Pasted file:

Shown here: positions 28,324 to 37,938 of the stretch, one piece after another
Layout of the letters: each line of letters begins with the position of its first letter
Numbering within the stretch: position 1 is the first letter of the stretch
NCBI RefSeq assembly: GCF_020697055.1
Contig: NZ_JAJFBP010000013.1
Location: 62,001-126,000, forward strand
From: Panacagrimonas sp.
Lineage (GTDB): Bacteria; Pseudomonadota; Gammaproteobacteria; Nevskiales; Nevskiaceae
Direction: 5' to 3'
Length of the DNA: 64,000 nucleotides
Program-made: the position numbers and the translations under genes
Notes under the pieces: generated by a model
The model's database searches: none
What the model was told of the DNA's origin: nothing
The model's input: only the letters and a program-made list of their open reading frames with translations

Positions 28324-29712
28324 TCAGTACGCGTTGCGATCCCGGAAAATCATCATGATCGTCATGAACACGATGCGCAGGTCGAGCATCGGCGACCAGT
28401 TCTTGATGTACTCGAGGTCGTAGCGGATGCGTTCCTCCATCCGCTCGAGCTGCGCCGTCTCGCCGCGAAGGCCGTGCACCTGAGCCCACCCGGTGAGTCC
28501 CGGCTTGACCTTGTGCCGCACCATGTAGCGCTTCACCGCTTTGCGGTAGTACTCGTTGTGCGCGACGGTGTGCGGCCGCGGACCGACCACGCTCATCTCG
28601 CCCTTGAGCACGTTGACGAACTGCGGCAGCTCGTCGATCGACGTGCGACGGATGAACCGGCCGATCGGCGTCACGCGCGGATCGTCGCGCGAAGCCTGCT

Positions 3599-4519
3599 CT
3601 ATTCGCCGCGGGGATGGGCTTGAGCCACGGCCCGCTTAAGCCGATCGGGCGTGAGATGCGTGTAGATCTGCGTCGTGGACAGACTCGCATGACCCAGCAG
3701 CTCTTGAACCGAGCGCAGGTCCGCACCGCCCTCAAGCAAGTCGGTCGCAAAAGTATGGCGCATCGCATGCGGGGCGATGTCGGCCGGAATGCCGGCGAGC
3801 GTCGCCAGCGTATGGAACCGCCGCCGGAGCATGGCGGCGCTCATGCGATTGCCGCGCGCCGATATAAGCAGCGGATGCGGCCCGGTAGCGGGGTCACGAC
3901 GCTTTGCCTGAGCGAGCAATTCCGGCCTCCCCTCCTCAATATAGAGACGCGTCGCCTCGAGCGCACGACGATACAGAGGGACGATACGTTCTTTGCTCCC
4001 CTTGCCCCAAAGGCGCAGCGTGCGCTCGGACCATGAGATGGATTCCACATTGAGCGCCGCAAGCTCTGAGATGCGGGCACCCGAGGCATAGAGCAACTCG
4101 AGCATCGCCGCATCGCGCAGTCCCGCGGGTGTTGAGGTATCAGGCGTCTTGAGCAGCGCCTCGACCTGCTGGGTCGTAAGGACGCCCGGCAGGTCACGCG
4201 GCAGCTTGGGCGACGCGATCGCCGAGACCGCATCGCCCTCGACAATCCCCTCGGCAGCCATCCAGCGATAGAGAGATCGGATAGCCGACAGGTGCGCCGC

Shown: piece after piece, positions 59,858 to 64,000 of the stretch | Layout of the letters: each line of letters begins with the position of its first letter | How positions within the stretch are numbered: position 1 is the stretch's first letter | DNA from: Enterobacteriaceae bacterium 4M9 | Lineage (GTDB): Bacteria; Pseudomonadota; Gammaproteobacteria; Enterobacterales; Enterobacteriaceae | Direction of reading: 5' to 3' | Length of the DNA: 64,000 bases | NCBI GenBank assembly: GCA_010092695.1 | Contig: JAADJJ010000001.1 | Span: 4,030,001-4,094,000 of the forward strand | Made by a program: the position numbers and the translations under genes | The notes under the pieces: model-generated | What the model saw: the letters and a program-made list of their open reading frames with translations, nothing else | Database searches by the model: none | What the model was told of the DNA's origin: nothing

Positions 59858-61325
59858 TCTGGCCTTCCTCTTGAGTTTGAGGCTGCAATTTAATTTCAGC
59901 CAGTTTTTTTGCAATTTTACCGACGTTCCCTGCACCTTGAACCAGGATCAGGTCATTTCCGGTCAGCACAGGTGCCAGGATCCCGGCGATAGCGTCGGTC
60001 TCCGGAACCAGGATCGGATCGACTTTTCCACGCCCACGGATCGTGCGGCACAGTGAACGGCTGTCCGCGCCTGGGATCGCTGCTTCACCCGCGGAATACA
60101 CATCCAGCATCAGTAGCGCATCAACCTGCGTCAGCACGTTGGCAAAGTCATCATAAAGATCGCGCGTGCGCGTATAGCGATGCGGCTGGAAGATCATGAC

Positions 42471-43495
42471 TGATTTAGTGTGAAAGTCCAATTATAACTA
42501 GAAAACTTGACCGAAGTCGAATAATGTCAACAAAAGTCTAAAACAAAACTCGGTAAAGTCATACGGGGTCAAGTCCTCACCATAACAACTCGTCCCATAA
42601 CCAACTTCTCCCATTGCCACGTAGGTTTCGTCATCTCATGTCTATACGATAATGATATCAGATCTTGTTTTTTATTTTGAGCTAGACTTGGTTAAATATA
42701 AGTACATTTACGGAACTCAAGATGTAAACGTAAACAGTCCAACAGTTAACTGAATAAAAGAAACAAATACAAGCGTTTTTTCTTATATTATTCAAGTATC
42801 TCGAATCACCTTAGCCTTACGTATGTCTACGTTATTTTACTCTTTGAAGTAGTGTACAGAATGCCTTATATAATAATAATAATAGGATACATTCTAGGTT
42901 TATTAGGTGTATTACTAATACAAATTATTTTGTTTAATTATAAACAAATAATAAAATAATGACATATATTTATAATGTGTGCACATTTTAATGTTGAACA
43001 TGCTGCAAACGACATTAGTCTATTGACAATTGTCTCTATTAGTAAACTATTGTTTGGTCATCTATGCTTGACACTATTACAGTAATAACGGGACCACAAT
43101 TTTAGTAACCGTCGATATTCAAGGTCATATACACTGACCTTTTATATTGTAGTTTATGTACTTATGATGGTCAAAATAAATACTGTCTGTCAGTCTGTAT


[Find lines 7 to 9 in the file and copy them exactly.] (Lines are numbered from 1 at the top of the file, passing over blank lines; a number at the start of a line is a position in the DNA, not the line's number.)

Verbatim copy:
From: Panacagrimonas sp.
Lineage (GTDB): Bacteria; Pseudomonadota; Gammaproteobacteria; Nevskiales; Nevskiaceae
Direction: 5' to 3'